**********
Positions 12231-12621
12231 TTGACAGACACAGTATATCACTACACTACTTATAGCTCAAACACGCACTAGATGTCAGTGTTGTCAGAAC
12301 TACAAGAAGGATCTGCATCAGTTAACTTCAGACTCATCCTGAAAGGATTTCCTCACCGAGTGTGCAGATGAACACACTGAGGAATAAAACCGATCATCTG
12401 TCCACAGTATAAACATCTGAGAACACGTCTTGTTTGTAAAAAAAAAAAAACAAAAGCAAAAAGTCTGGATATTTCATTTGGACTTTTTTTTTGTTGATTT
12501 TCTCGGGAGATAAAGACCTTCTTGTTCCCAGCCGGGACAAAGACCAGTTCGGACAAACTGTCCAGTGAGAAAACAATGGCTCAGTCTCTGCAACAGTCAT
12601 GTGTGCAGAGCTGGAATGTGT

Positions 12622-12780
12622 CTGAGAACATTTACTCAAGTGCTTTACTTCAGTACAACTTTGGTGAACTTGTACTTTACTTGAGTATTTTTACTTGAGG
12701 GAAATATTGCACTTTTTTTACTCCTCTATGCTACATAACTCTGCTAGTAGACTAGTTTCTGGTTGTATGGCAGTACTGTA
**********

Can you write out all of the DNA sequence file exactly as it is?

Positions 12231-12621
12231 TTGACAGACACAGTATATCACTACACTACTTATAGCTCAAACACGCACTAGATGTCAGTGTTGTCAGAAC
12301 TACAAGAAGGATCTGCATCAGTTAACTTCAGACTCATCCTGAAAGGATTTCCTCACCGAGTGTGCAGATGAACACACTGAGGAATAAAACCGATCATCTG
12401 TCCACAGTATAAACATCTGAGAACACGTCTTGTTTGTAAAAAAAAAAAAACAAAAGCAAAAAGTCTGGATATTTCATTTGGACTTTTTTTTTGTTGATTT
12501 TCTCGGGAGATAAAGACCTTCTTGTTCCCAGCCGGGACAAAGACCAGTTCGGACAAACTGTCCAGTGAGAAAACAATGGCTCAGTCTCTGCAACAGTCAT
12601 GTGTGCAGAGCTGGAATGTGT

Positions 12622-12780
12622 CTGAGAACATTTACTCAAGTGCTTTACTTCAGTACAACTTTGGTGAACTTGTACTTTACTTGAGTATTTTTACTTGAGG
12701 GAAATATTGCACTTTTTTTACTCCTCTATGCTACATAACTCTGCTAGTAGACTAGTTTCTGGTTGTATGGCAGTACTGTA